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Construction Genius

Jun 30, 2020

The basic purpose of every business is to make money. But if you want to stand out from the competition, you need to define what your business’s deeper purpose is. Most successful businesses know what that is and it usually goes beyond the desire to make and have more financially. 

This week’s podcast episode is Part 1 of a four-part series aimed at the four critical questions that will help you to structure a one-page plan to drive your business. I begin this series with defining the deeper purpose of your company. I’ll cover:

  1. Why having a deep business purpose is important,
  2. How to craft your purpose statement, with examples from real-life construction companies, 
  3. How to use your purpose to guide business decisions. 

If you haven’t figured out yet what your business’s deeper purpose is, dive into this episode and get the inspiration you need to take action in crafting your very own purpose statement. 

What's Discussed in This Episode:

  1. Analogy of cars and business [1:26]
  2. Overview of podcast episode [3:29]
  3. The 'Why' question [4:36]
    1. Deeper purpose keeps you from a life of regret [6:19]
    2. Deeper purpose makes you unique and stand out [6:58]
    3. Deeper purpose keeps you from a life of grasping [7:12]
    4. Deeper purpose leads to fulfillment [7:39]
    5. Deeper purpose enables you to make the contribution your business is designed for [7:40]
  4. Why having a deep business purpose is important [5:21]
  5. Why spending time defining your deep purpose is vital [8:37]
    1. The concept of having skin in the game [8:50]
    2. Gather your core team [9:20]
    3. Bring a facilitator in [10:34]
    4. Setting aside time to have a discussion [11:18]
    5. Ask the question 'why do we exist?' [11:48]
    6. Crafting a deeper purpose is not a marketing or team building exercise [13:38]
    7. Don't do it for the approval of others [14:09]
  6. How to craft the deep purpose of your business [8:44]
  7. Examples of purpose statements from real-life construction companies [15:32]
  8. The unique personal aspect of your purpose statement [17:35]
  9. Using the deep purpose of your business in your daily decisions [18:04]
  10. Authenticity in your purpose statement [20:56]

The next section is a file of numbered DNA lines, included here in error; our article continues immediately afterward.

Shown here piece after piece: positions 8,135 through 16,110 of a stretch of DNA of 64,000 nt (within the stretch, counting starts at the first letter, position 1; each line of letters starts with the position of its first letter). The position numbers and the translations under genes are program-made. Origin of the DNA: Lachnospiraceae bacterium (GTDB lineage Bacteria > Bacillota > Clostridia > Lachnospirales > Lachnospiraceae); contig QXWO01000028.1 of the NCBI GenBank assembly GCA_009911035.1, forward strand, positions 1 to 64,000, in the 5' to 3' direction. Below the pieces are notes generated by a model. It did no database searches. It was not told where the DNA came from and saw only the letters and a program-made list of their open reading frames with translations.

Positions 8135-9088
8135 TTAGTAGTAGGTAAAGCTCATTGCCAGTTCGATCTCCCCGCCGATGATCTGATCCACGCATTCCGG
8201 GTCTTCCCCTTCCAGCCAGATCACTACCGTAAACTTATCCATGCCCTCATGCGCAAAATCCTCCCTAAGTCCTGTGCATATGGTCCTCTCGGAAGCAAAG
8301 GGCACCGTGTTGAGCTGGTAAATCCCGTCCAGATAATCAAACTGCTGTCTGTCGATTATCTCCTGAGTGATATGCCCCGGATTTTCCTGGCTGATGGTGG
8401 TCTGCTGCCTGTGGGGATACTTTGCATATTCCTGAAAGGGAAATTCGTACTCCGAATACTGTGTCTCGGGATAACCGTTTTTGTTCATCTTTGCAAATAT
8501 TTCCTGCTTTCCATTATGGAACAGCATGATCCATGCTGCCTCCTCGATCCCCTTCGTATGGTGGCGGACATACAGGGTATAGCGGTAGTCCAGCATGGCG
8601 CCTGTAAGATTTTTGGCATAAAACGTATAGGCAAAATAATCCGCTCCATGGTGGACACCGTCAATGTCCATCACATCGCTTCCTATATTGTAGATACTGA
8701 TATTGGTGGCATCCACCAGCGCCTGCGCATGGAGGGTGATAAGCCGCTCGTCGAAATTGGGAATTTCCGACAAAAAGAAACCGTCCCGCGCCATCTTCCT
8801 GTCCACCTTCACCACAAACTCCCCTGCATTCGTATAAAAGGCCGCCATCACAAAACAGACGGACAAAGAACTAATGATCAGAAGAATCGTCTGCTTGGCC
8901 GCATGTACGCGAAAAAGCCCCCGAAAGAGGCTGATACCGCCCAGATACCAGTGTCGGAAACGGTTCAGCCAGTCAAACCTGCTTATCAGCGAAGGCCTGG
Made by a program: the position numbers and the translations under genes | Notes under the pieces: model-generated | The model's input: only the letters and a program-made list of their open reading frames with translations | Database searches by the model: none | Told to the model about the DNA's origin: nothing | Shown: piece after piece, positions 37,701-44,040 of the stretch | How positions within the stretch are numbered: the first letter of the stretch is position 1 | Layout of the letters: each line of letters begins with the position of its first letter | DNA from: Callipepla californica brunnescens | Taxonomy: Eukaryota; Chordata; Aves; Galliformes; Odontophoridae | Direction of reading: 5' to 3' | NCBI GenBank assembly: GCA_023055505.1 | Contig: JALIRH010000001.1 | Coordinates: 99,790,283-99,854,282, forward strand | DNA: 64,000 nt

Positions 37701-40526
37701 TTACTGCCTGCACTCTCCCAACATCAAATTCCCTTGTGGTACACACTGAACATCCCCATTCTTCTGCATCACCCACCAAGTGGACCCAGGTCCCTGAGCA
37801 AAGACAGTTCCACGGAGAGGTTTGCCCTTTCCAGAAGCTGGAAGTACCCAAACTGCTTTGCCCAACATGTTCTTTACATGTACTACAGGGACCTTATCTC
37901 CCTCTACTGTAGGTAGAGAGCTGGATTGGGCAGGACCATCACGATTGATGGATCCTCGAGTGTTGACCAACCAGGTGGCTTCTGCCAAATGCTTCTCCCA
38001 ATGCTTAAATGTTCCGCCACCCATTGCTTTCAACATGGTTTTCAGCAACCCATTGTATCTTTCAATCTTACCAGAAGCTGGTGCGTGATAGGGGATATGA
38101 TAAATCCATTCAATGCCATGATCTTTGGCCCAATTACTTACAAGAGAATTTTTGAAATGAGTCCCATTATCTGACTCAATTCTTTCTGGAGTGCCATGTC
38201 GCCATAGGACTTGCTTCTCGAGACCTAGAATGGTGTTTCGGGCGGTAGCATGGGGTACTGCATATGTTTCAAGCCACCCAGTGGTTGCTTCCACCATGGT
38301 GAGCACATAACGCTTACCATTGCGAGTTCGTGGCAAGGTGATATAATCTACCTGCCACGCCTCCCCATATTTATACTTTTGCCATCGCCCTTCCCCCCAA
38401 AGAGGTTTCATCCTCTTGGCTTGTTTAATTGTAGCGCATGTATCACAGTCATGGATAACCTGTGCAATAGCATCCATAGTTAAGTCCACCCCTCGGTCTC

11. Allow your deeper purpose to drive your business [23:22]


Are you frustrated with the planning meetings that get nowhere? You could benefit from engaging an expert meeting facilitator that knows construction.

Here’s what Gregg Hall, President of Tilton-Pacific says about working with Eric:

“Eric has a natural ability to drive the conversation where it needs to go. Despite having no prior experience with our company, our culture, or our team, he was able to steer the conversation in the right direction without wasting any time. Rather than telling us what to do, he helped us to solve our own problems just by the questions he asked and the way he facilitated the conversation. I would also add that Eric has a natural gift for bringing out the best in the participants. Everyone was engaged and no one felt restricted in their ability to share openly.

His personal communication and leadership style, combined with a solid knowledge of construction, allowed us to accomplish so much more than expected in such a short period of time. It is for these reasons that I consider our time with Eric of  great value and I have no hesitation in recommending Eric Anderton to others who might benefit from a skilled strategic planning facilitator who understands the construction industry.”

To chat with Eric about if and how he can help go to his website: 

Books mentioned in this episode: 

Connect with me on LinkedIn. For more podcast episodes, you may also visit my website. Tune in and subscribe to the Construction Genius: A Leadership Master-Class Podcast on Apple Podcasts, Spotify, and Stitcher.

Thank you for tuning in!